Google has announced plans to end its support for using Google Apps services on BlackBerry Enterprise Server (BES). The change affects only customers still using BlackBerry OS 7 or older, which happens to be the bulk of BlackBerry users. Google gives the following reason for the end of support:
Hardly any of the people who have ventured into T-Mobile to take advantage of its BlackBerry trade-in promotion have chosen to remain in the BlackBerry camp, despite higher values for choosing a BB10 phone.
Though a vocal contingent of BlackBerry customers were peeved by T-Mobile US's targeted promotion encouraging them to switch to an iPhone, customers were overall less opposed to trading in their current BlackBerry for a new phone according to tweets from T-Mobile head marketer.
BlackBerry has announced a pair of new BlackBerry 10 OS phones at Mobile World Congress. One phone goes old-school and brings back the trackpad classic menu buttons while the other is an all touchscreen device aimed at forward-looking users.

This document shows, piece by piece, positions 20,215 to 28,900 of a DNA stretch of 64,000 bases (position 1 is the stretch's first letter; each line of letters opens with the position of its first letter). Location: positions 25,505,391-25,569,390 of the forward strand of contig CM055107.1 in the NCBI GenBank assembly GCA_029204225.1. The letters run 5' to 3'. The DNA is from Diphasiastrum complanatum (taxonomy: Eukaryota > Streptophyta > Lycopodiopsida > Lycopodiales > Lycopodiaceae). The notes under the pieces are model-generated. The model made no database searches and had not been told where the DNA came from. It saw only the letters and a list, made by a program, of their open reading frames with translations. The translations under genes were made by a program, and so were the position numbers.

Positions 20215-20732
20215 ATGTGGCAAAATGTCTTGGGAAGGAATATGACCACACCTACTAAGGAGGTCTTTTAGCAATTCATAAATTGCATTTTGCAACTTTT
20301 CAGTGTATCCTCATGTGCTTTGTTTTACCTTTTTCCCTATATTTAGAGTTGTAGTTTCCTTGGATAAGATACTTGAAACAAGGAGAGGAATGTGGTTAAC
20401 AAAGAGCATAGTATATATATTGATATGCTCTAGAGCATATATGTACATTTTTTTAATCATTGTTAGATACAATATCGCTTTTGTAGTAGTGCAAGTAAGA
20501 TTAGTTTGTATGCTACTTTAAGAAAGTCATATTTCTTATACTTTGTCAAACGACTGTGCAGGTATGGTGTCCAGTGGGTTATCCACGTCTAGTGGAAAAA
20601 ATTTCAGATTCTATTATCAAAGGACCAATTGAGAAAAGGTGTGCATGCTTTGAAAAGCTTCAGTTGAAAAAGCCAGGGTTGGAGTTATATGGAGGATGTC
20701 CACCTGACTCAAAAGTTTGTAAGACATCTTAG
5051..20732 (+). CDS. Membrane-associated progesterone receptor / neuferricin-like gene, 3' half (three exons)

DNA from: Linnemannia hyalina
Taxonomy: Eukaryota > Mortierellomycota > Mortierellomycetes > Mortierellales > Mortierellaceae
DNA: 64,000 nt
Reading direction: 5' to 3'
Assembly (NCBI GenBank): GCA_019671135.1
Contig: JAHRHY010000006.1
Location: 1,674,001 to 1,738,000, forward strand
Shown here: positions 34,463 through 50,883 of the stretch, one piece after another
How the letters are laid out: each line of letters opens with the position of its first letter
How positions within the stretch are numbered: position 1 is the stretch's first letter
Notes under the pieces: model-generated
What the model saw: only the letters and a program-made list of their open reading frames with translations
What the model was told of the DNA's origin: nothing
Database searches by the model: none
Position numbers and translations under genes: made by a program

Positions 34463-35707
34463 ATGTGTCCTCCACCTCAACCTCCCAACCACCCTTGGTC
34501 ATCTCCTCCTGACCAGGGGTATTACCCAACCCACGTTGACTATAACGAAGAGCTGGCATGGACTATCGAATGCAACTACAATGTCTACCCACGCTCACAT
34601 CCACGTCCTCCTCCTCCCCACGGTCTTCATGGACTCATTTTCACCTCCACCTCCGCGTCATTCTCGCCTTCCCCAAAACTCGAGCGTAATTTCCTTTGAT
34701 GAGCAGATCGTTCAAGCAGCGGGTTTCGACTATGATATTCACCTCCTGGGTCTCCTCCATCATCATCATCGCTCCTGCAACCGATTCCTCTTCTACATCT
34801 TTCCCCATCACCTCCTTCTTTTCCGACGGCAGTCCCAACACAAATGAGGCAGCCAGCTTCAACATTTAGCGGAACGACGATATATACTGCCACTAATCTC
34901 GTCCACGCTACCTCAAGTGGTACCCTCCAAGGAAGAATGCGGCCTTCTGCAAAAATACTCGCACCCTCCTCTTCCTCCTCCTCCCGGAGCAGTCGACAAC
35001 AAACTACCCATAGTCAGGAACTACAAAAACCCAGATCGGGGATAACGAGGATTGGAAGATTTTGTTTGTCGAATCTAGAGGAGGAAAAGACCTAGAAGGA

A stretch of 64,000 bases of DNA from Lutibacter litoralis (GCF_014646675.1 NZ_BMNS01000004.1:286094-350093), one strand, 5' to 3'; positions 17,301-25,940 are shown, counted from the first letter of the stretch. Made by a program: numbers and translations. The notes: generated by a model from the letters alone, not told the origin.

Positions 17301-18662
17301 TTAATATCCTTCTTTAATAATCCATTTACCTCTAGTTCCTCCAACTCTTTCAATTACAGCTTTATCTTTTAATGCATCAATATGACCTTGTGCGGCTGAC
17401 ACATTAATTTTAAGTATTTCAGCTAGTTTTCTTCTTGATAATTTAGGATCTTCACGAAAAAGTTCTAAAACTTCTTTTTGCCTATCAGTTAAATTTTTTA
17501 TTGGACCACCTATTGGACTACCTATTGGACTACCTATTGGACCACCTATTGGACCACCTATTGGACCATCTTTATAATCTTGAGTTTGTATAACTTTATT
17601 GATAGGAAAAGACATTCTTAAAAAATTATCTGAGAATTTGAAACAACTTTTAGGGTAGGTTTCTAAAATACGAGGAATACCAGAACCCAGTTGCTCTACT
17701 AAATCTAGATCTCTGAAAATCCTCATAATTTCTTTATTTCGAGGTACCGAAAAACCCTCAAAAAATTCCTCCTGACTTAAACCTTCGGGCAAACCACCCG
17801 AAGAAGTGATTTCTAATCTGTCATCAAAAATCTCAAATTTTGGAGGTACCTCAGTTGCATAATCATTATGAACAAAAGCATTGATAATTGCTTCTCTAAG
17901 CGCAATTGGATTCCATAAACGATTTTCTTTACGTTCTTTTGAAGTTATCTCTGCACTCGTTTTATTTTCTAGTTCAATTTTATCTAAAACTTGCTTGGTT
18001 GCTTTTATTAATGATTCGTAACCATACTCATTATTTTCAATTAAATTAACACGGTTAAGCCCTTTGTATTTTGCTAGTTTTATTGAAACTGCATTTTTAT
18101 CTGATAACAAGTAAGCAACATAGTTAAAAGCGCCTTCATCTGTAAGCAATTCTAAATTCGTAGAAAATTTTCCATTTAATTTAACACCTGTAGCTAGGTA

T-Mobile's marketing department upset everyone firmly in BlackBerry's corner, including its very vocal fans and the man tasked with letting people other than those fans care about the struggling smartphone vendor once again. What did T-Mobile do to upset so many people? The company told them all to buy an iPhone.
BlackBerry Co-Founder and former CEO Mike Lazaridis said earlier this year that he wanted to resume ownership of the company and lead an investment group to purchase BlackBerry, but he has abandoned that plan and revealed that he has a low ownership stake in the company formerly known as RIM.
Troubled smartphone vendor and enterprise service provider BlackBerry has announced that it will not host its signature event, BlackBerry Live, next year. So how will developers, buyers, and other participants in the BlackBerry ecosystem connect? There?s a plan for that as well.
BlackBerry has reported a massive loss of $4.4 billion during the third quarter of its fiscal year 2014. The loses were the result of selling too few BlackBerry 10 devices, which has eroded any chance of profits in recent quarters and forced new CEO John Chen into a five-year plan to right the ship.
BlackBerry CEO John Chen has issued an open letter to its enterprise customers assuring them that BlackBerry is no longer looking to sell the company and it has every intention of maintaining its large device management and enterprise services.
BlackBerry has announced that three high-ranking executives and one board member have left the company, signaling that more changes may be afoot at the struggling smartphone and services vendor.